Visuals are materials that usually contain words and pictures that are used to support or enhance instruction. Visuals are of two types: non-projected or projected. The difference is that projected visuals are those that are displayed using a screen while non-projected visuals include charts, posters, and models that may displayed on walls. Regardless of whether they are projected or not, visuals should be designed carefully.
Just like print materials, it is important to know what message you want to convey, to consider the setting and the available resources in preparing them, and to be clear with the purpose of using them (Lamb, 2005). Of course, you must know your audience’s experiential and intellectual knowledge (Smaldino, et. al., 2004).
I remember this one scene in The Big Bang Theory where the characters played Pictionary. Sheldon, one of the lead characters who played a physicist in the show, kept on drawing complicated stick figures to depict such words like a chocolate chip cookie and nail polish. Bottom line? It is all about keeping things simple.
Selecting visuals to put in presentations is just like choosing your words when writing a composition. No matter how wonderful the words may sound, if your readers do not understand them, then you will not be able to communicate your message effectively. The same is true when designing visuals. It is true that a picture paints a thousand words and when we choose visuals haphazardly, students may interpret them the wrong way. This is why, aside from taking caution and careful planning in designing visual aids, we should also teach our students how to look at images and “read” them.
Design principles in creating visuals focus on simplicity, unity, emphasis, and balance (Smaldino, Russell, Heinich, and Molenda, 2004). The choice of font type, size, and color as well as use of contrast is important. Reading through the resources that outlined the importance of alignment, and spaces between letters and lines of text, I felt that I was on the right track, at least where non-projected visuals are concerned. Whenever I design my bulletin boards and my classrooms, I always try to achieve a unified look. Using themes are a great help in doing this.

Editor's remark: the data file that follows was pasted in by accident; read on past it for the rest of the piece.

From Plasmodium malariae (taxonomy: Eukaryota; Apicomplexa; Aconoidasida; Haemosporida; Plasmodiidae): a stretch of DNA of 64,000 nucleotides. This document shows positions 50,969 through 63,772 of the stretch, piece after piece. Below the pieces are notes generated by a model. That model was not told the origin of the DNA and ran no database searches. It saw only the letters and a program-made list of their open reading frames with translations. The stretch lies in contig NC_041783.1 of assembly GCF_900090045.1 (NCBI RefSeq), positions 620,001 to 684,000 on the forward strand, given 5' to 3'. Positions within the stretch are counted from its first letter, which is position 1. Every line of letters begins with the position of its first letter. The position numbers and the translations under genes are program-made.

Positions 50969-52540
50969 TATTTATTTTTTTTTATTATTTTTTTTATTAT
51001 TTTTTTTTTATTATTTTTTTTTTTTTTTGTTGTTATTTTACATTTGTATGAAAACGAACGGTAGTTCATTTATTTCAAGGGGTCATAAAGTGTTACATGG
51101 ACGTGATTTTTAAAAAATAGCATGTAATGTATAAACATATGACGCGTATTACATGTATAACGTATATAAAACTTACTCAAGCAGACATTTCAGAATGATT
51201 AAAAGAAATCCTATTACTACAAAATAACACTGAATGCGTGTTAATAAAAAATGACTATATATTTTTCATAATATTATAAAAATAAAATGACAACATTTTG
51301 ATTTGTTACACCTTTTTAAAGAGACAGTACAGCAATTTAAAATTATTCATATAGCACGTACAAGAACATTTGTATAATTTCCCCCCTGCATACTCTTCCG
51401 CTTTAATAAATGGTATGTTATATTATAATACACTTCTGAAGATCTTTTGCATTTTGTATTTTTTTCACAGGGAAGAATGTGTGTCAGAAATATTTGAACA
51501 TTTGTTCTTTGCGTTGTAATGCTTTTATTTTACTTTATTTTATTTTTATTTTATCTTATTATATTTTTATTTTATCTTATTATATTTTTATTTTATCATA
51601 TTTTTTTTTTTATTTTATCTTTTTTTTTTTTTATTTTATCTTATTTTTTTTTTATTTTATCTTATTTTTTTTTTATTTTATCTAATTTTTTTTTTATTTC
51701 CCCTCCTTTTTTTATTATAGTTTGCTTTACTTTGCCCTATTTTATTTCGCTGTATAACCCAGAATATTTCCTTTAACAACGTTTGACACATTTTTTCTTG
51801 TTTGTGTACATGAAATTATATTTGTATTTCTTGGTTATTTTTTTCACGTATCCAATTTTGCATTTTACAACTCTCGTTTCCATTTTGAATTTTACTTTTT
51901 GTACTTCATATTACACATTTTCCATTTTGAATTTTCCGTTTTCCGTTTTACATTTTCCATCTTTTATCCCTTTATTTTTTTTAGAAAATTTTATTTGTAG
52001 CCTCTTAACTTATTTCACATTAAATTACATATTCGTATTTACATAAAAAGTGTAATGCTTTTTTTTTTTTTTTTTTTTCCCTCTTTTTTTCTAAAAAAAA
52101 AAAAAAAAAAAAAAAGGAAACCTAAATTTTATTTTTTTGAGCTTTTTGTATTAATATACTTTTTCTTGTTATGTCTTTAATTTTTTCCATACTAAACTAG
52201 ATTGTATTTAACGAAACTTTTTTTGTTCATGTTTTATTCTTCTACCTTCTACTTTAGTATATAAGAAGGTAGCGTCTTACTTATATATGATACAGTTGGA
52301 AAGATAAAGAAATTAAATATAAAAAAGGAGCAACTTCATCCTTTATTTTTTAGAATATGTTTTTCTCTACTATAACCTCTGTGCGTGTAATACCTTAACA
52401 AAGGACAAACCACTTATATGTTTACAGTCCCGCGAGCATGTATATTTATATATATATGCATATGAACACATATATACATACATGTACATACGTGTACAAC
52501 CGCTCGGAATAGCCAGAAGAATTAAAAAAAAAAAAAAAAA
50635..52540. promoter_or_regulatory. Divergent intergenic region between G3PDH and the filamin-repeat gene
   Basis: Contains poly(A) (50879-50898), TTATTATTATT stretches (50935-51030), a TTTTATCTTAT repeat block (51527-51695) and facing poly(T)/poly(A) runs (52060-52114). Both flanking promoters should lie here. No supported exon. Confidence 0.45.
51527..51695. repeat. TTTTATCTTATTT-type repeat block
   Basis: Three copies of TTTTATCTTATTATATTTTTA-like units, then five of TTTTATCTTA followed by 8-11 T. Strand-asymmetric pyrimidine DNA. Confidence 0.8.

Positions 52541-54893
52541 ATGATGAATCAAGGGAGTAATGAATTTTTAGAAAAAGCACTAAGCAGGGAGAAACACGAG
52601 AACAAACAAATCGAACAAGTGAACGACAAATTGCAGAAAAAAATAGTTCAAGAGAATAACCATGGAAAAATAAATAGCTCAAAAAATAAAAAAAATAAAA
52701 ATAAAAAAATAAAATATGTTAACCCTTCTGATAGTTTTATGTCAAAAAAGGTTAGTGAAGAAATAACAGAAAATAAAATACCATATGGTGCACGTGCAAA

We have LCD projectors and screens in the classrooms and I usually conduct my lessons using PowerPoint presentations. I do leave plenty of white space in my slides but I still have to make them simpler. Lamb, in his book Building Treehouses for Learning: Technology in Today’s Classrooms (2005), again emphasized on keeping things simple by using pictures instead of words as a visual guide during lectures. I find this reminder challenging because I need words as cues while I go around the classroom as I deliver instruction. The only time that I make use of just pictures in my slides is when I give morning reflections to students which I read off from a piece of paper. I guess you could say that when it comes to projected visuals, I am still a work in progress.
Lamb, A. (2005). Designing and developing resources: Projected materials (Chap 9). In Building treehouses for learning: Technology in today’s classrooms. Available at http://eduscapes.com/treehouses/TL9projected.pdf
Smaldino, S. E., Russell, J.D., Heinich, R., and Molenda, M. (2004). Visual principles (Chap 4). In Instructional technology and media for learning (8th ed), 79-105. New Jersey: Prentice-Hall. Available at https://navelmangelep.files.wordpress.com/2013/08/instructional-technology-and-media-for-learning-8th-ed.pdf